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Building Server-Side Dynamic HTML Applications with WFC

Visual Studio 6.0
 

Microsoft Corporation

September 1, 1998

Visual J++™ 6.0 supports the creation of the next generation of Web-based applications using Dynamic HTML classes. Dynamic HTML is the most reliable way to create cross-platform applications. Soon to be a W3C standard, Dynamic HTML is a uniform language for creating applications across browsers, operating systems, and hardware configurations. It provides for user interaction and data presentation in an easy-to-understand combination of HTML, script code, and a robust document object model (DOM).

In this sample you will learn to use the following key technologies:

  • Windows Foundation Classes
  • Dynamic HTML
  • COM development with Visual J++ 6.0
  • Active Server Pages

Why Dynamic HTML with WFC?

Visual J++ 6.0 contains a rich set of classes that enable developers to generate Dynamic HTML code without having to learn a scripting language or the nuances of the Document Object Model (DOM). The Dynamic HTML class library gives developers control over the Web page hosting the application, allowing for a richer Web client application. The WFC Dynamic HTML class library can be used to build enterprise client/server applications that adhere to Internet standards of HTTP and HTML. The same class library can be used to build richer client applications when used in conjunction with Internet Explorer 4.0, Win32®, and ActiveX® controls.

Using the Dynamic HTML Class library, developers can author Dynamic HTML pages using only the Java language. The resulting Java application can directly render Dynamic HTML on the fly. With Visual J++ 6.0’s Dynamic HTML library, developers have the ability to design and deploy truly integrated Web– and Windows–based applications that can be executed on multiple platforms.

Developers can also build server-side components that can generate HTML and pass it back to the client. Rather than writing script code or generating HTML strings manually, the WFC Dynamic HTML class library can be used to create a Dynamic HTML page using the Java language, and output a simple String representing the HTML that is created. In so doing, developers can continue to author HTML using a high-level object-oriented language, while still preserving the ability to deploy their applications to as many clients as needed.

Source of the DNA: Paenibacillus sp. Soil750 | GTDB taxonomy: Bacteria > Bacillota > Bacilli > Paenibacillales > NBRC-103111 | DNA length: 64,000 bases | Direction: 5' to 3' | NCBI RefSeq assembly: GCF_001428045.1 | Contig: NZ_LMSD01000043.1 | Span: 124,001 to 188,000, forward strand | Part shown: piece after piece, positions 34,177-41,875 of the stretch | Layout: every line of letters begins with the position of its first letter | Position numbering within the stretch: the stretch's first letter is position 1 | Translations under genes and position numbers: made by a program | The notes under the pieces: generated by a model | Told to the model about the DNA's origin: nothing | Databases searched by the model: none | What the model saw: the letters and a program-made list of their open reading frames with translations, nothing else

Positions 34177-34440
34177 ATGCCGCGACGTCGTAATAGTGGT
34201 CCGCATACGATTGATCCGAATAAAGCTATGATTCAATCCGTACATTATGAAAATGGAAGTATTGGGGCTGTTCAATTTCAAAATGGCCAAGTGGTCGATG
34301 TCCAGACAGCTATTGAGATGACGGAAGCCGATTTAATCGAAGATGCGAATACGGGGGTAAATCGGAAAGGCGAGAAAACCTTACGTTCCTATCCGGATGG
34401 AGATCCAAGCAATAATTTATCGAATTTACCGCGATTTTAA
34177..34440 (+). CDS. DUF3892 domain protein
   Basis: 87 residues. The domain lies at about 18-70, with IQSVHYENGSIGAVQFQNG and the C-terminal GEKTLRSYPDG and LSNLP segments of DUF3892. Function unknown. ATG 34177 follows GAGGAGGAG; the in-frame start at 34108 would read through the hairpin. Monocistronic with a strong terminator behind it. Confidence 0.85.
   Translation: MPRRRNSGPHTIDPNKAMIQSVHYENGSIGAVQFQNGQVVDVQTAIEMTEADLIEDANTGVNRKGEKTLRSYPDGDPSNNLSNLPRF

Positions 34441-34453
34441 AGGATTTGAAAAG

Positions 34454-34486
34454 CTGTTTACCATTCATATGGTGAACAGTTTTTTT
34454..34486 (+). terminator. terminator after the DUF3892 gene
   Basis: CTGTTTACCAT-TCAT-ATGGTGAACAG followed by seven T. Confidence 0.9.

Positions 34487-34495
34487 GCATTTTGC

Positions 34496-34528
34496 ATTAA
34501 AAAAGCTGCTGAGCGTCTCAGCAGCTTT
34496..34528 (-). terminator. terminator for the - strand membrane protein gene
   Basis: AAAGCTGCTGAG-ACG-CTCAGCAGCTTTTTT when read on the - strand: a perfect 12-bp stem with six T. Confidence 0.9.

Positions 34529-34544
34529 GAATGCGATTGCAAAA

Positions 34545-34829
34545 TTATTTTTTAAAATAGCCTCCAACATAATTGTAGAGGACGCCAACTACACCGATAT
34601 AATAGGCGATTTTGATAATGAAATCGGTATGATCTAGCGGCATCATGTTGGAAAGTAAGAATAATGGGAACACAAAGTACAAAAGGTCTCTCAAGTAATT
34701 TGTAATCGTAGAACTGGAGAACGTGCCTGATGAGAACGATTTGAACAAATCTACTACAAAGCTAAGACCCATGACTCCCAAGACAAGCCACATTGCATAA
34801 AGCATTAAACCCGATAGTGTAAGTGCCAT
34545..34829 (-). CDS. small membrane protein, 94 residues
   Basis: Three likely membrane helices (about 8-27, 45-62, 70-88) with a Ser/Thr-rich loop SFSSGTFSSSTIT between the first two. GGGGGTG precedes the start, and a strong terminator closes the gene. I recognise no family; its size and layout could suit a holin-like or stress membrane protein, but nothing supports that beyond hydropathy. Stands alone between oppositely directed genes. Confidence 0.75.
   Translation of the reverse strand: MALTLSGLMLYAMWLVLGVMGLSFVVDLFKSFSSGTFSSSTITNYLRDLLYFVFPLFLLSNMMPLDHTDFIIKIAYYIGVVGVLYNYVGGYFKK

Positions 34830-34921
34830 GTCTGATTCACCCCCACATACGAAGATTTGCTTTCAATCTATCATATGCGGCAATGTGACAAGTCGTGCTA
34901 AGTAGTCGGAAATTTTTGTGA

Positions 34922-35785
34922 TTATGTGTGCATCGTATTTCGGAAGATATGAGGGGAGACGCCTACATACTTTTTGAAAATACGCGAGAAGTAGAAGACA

Creating the Project

After launching the Visual J++ 6.0 development environment, create a new project by selecting the "Code Behind HTML" template in the Web node. Name the project "ServerSideDynamicHTML" and press Open to generate code.

Figure 1. Creating the Visual J++ project

The template will generate two Java files and one HTML file. The two Java files contain the interaction between the WFC object hierarchy and the Document Object Model (DOM) in the browser.

The WFC Dynamic HTML Library

As the following example demonstrates, building a simple Dynamic HTML page using Java is easy and straightforward. You must first extend the DhDocument class. This ensures that the Java object can connect to the HTML document container. The container refers to the initForm method as the entry point into the Java object. Once the HTML container calls the initForm method, the class will enable you to manipulate the page. In the example below, a new HTML text element is added to the document.

public class MyDHTMLClass extends DhDocument
{
public void initForm()
{
this.add(new DhText("This will show up in a web page"));
}
}

Dynamic HTML on the Client

The files that are generated by the template are initially intended for use on the client side. By using the Dynamic HTML library on the client side, you can get finer-grained control over the behavior of the individual HTML intrinsics you place on a document. For example, a button can have an event handler that exists not in the HTML and script code, as with traditional Dynamic HTML applications, but in a Java class. In this example, a button is added to the document, and an OnClick event handler is added so that when the button is pressed the button_click method is called:

public class MyDHTMLClass extends DhDocument
{
public void initForm()
{
DhButton b = new DhButton("Press Me");
b.addOnClick(new DhEventHandler(this.button_click));
}
private void button_click(Object source, DhEvent e)
{
// TODO: Insert event handler logic here.
}
}

Dynamic HTML on the Server

In this sample, however, we will build a server-side Dynamic HTML application using the Windows Foundation Classes. We will embed this server-side application within an Active Server Page (ASP). Within the server-side component we will add several HTML intrinsics to the document. The ASP will call into the server-side component and obtain an HTML string representing the document and all of the child elements we added to the document.